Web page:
In NOARCHIVELOG mode all bulk operations (such as INSERT, APPEND, index REBUILD and ALTER TABLE MOVE) are automatically nologging.


May 17, 2012

Index Sizing

Filed under: Indexing,Infrastructure,Oracle — Jonathan Lewis @ 8:53 am BST May 17,2012

I was in a discussion recently about how to estimate the size of a bitmap index before you build it, and why it’s much harder to do this for bitmap indexes than it is for B-tree indexes. Here’s what I wrote in “Practical Oracle 8i”:

April 19, 2012

Drop Constraint

Filed under: Indexing,Infrastructure,Oracle — Jonathan Lewis @ 4:22 pm BST Apr 19,2012

If you drop a unique or primary key constraint the index that supports it may be dropped at the same time – but this doesn’t always happen. Someone asked me recently if it was possible to tell whether or not an index would be dropped without having to find out the hard way by dropping the constraint. The answer is yes – after all, Oracle has to make a decision somehow, so if we can find out how it makes the decision we can predict the decision.

So here’s my best theory so far – along with the observations that led to it. First, run a trace while dropping a primary key constraint and see if this gives you any clues; on an instance running 10gR2 I noticed the following statement appearing in the trace file immediately after the delete from cdef$ (constraint definitions).

March 30, 2012

Quiz Night

Filed under: Infrastructure,Oracle — Jonathan Lewis @ 5:38 pm BST Mar 30,2012

I know I haven’t been very good about posting on the blog or replying to questions lately (and a big thank you to anyone who has answered some of the recent questions correctly), but tonight is a Friday night, and I have a few moments to spare, so here’s a question prompted by a recent comment on OTN.

I have a table declared as follows (and the ellipsis means repeat the column definitions according to the simplest and most obvious pattern to give you 1,000 columns all of type number(1)):

March 21, 2012


Filed under: Bugs,Infrastructure,Oracle,Upgrades — Jonathan Lewis @ 6:15 pm BST Mar 21,2012

You’ve probably heard about adaptive cursor sharing, and possibly you’ve wondered why you haven’t seen it happening very often on your production systems (assuming you’re running a modern version of Oracle). Here’s a little bug/fix that may explain the non-appearance.

MOS Doc ID 9532657.8 Adaptive cursor sharing ignores SELECTs which are not fully fetched.

This bug is confirmed in, and fixed in The problem is that the ACS code doesn’t process the statistical information from the cursor unless the cursor reaches “end of fetch” – i.e. if you don’t select all the data in your query, Oracle doesn’t consider the statistics of that execution when deciding whether or not to re-optimise a statement.

It’s quite possible, of course, for an OLTP system, and particularly a web-based system, to execute a number of that allow the user to fetch data one “page” at a time, and stop before fetching all the data – so this bug (or limitation, perhaps) means that some critical statements in your application may never be re-optimized. If this is the case, and you know that you have some such statements that should generate multiple plans, then you could add the hint /*+ bind_aware */ to the SQL.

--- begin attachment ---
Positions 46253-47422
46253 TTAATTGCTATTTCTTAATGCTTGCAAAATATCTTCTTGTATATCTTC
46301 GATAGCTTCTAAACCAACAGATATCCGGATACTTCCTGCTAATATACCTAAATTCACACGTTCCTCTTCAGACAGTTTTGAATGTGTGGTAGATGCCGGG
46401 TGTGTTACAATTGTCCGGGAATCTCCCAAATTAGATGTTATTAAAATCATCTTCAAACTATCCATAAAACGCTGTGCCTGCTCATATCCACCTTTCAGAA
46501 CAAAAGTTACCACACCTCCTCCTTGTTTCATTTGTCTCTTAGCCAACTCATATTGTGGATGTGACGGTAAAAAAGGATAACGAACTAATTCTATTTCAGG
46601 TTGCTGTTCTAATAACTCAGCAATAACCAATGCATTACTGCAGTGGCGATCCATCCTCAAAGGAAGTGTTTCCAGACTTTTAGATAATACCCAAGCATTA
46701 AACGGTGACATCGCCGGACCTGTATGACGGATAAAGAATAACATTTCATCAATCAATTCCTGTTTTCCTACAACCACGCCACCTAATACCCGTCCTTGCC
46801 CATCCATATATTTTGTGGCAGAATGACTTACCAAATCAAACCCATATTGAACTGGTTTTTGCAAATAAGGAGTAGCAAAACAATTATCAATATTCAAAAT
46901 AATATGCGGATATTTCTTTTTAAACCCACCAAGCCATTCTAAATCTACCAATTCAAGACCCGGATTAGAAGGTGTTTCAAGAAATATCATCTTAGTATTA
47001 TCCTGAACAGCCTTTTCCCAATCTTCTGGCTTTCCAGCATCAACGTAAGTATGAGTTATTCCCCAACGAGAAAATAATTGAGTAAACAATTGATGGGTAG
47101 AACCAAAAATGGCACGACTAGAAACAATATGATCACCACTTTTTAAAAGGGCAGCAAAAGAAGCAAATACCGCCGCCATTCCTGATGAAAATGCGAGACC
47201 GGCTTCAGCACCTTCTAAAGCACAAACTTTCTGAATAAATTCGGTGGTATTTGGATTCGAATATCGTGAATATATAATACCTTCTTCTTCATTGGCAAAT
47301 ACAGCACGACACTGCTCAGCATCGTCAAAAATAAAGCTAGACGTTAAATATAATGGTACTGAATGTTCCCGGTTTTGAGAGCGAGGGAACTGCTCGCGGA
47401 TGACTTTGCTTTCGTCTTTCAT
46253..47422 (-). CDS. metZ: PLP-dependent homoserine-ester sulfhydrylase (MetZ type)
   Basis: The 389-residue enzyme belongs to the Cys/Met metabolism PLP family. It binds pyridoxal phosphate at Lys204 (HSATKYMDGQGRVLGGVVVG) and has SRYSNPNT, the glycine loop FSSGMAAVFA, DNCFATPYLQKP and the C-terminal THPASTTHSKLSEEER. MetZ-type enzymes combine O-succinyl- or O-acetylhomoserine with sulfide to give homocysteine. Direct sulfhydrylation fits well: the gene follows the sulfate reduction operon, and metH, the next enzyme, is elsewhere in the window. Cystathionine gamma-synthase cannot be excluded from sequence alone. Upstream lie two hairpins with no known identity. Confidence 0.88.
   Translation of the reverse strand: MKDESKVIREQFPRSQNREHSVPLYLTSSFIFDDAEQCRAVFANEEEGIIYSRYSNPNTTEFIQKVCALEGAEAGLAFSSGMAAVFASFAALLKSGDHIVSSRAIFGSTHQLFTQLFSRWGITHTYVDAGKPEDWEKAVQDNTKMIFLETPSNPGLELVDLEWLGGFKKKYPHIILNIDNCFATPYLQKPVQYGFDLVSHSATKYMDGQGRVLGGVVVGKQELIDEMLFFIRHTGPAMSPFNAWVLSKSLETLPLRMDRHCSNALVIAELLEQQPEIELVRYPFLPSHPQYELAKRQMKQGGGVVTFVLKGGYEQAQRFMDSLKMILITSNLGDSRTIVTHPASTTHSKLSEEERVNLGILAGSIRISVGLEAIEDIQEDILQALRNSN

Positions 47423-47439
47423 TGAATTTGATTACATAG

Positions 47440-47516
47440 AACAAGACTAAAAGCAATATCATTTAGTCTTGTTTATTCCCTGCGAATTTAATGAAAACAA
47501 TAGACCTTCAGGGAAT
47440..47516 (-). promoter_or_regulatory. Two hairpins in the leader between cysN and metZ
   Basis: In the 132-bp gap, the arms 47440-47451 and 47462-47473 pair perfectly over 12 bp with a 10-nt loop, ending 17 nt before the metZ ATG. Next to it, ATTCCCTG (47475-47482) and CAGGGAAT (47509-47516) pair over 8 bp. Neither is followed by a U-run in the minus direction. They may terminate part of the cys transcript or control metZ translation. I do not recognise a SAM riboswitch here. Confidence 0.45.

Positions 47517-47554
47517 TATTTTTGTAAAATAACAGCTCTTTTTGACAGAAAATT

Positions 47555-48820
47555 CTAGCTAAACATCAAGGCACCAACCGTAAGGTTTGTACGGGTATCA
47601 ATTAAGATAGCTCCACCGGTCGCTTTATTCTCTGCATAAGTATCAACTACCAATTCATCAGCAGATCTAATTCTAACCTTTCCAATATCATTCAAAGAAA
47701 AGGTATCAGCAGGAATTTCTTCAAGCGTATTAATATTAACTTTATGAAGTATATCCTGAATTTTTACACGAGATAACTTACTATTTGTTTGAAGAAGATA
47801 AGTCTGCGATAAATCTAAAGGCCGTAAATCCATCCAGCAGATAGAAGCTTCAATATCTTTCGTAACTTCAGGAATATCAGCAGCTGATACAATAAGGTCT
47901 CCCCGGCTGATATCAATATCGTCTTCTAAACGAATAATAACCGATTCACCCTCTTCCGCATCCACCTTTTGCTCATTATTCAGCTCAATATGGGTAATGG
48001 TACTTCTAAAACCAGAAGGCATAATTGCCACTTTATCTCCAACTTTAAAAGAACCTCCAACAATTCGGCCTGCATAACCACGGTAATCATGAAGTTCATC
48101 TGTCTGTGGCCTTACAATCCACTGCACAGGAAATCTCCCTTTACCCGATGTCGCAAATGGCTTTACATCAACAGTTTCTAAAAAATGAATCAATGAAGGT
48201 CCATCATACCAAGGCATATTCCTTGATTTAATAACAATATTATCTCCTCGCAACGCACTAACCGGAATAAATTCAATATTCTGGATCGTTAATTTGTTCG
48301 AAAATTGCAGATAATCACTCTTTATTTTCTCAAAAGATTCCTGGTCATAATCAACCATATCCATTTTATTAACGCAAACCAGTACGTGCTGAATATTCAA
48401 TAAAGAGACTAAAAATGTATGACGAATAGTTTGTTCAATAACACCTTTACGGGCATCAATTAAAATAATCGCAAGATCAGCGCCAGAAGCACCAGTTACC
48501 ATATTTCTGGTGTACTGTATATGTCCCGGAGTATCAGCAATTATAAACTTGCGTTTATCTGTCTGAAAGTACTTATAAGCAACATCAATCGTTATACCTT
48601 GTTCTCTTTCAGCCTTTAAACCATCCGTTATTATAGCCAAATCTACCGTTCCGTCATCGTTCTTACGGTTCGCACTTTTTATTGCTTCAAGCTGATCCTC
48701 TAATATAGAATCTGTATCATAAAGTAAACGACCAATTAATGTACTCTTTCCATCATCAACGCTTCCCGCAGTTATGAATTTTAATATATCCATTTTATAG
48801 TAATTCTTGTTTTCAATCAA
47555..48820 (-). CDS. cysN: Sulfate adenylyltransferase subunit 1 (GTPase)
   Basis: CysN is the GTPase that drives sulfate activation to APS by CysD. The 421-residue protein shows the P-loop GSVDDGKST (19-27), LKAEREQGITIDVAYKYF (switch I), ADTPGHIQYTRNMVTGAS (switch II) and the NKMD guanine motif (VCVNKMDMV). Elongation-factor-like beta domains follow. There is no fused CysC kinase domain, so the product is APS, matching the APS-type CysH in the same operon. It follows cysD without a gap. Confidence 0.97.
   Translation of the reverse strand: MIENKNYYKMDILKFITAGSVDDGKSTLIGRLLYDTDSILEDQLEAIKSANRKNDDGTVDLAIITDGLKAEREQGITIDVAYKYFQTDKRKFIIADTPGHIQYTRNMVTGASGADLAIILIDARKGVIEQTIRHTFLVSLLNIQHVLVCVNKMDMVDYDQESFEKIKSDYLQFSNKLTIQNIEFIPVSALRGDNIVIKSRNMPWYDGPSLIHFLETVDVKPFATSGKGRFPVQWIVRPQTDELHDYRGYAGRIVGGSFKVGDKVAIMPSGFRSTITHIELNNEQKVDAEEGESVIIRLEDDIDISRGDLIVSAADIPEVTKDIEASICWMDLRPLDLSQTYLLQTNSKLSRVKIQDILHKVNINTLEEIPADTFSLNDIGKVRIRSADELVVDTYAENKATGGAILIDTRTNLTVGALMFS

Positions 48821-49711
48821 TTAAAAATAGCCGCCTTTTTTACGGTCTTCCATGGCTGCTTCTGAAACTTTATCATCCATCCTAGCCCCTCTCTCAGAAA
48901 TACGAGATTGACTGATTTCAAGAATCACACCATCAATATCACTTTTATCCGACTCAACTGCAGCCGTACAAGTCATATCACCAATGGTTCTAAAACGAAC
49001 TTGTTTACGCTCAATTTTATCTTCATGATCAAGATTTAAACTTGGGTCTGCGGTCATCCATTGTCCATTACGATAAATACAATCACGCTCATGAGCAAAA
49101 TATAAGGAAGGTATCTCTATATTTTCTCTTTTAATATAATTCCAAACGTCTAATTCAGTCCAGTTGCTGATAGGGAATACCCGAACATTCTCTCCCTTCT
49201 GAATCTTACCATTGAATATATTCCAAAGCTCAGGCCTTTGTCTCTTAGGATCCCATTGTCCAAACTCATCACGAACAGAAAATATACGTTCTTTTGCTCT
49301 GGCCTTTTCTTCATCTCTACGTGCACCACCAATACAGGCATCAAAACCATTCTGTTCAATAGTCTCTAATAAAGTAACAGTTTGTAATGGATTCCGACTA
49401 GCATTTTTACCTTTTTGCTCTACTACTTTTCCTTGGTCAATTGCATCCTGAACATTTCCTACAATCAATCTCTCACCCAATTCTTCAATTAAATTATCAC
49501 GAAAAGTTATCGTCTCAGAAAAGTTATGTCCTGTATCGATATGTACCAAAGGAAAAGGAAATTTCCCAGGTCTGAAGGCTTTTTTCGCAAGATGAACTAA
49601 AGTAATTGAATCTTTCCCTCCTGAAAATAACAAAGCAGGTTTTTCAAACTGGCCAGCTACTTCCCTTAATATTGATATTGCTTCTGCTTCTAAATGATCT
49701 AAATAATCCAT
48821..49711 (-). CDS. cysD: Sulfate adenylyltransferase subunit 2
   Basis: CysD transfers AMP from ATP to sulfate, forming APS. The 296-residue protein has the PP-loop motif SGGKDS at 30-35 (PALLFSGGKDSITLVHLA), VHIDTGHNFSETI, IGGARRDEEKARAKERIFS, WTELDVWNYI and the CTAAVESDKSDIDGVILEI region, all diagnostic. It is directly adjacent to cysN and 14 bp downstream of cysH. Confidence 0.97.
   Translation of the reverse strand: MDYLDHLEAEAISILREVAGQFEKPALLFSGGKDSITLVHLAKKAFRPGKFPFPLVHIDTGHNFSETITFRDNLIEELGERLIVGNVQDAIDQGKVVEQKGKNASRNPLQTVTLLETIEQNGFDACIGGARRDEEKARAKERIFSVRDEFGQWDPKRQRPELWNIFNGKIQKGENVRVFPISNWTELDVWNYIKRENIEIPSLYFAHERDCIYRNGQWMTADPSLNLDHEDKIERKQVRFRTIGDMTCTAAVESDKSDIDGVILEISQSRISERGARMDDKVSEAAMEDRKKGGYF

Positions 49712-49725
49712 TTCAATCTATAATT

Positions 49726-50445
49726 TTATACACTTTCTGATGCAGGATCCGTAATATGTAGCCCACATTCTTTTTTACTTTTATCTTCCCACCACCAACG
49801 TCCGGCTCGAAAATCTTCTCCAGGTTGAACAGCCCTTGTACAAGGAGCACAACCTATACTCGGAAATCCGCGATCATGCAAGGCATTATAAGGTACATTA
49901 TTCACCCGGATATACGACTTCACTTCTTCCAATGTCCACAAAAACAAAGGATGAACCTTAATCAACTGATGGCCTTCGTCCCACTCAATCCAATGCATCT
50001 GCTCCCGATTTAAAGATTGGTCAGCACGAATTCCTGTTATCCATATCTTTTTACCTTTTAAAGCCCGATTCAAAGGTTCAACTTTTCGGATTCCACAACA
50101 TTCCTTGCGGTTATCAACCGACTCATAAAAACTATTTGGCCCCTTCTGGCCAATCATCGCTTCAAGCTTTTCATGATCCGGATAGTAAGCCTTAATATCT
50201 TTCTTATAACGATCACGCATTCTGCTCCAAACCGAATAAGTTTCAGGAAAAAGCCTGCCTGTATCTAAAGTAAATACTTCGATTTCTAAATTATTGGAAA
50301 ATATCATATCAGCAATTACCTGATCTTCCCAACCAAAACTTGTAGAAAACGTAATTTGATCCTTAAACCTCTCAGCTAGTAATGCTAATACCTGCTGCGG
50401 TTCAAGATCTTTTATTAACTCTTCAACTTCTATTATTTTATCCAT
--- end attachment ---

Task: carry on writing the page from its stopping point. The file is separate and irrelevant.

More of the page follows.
Upgrade woes: as ever, when a bug is fixed, it’s possible that a few people will suffer from unfortunate side-effects. In the case of this bug, Oracle may start to re-optimize and generated multiple child cursors for SQL statements that (from your perspective) didn’t need the extra work. If you’re very unlucky this may have an undesirable impact on execution performance, and library cache activity.

Thanks to Leonid Roodnitsky for sending me a note about this bug after attending one of my tutorial days last month.

March 2, 2012

Add Constraint

Filed under: Bugs,Infrastructure,Oracle — Jonathan Lewis @ 6:33 pm BST Mar 2,2012

Here’s a quirky little detail that may make you think carefully about how you define and load large tables.
I have a large table which I load with data and then apply the following:

alter table t_15400 modify (id not null, small_vc not null);

Would you really expect to find Oracle doing two tablescans on the table to enable these constraints ? This is what I found in a trace file (with a lot of db file scattered read waits and other stuff in between) when I ran the test recently on

select /*+ all_rows ordered */ A.rowid, :1, :2, :3 from "SYS"."T_15400" A where( "ID" is null)
select /*+ all_rows ordered */ A.rowid, :1, :2, :3 from "SYS"."T_15400" A where( "SMALL_VC" is null)

It’s just a little difficult to come up with a good reason for this approach, rather than a single statement that validates both constaints at once.

Somewhere I think I’ve published a note that points out that when you add a primary key constraint Oracle first checks that the key column (or column set) is not null – which means that adding a primary key may also result in a tablescan for every column in the index before the index is created – but in that case you can’t see the SQL that checks each column, you have to infer the check from the number of tablescans and number of rows fetched by tablescan. The trace file is rather more helpful if all you’re doing is adding the not null constraints.

February 27, 2012

Geek Stuff

Filed under: Infrastructure,Oracle,Troubleshooting — Jonathan Lewis @ 5:50 pm BST Feb 27,2012

A recent post on the OTN database forum raises a problem with v$sql_shared_memory:

query to V$SQL_SHARED_MEMORY don’t return rows

please explain why ?

A follow-up posting then describes how the OP picked the view definition from v$fixed_view_definitions and used the text of that query instead of the view itself – and still got no rows returned:

(select /*+use_nl(h,c)*/ c.inst_id,kglnaobj,kglfnobj, kglnahsh, kglobt03, kglobhd6, rtrim(substr(ksmchcom, 1, instr(ksmchcom, ‘:’, 1, 1) – 1)), ltrim(substr(ksmchcom, -(length(ksmchcom) – (instr(ksmchcom, ‘:’, 1, 1))), (length(ksmchcom) – (instr(ksmchcom, ‘:’, 1, 1)) + 1))), ksmchcom, ksmchptr, ksmchsiz, ksmchcls, ksmchtyp, ksmchpar from x$kglcursor c, x$ksmhp h where ksmchds = kglobhd6 and kglhdadr != kglhdpar)

The answer is quite simple – but in two parts.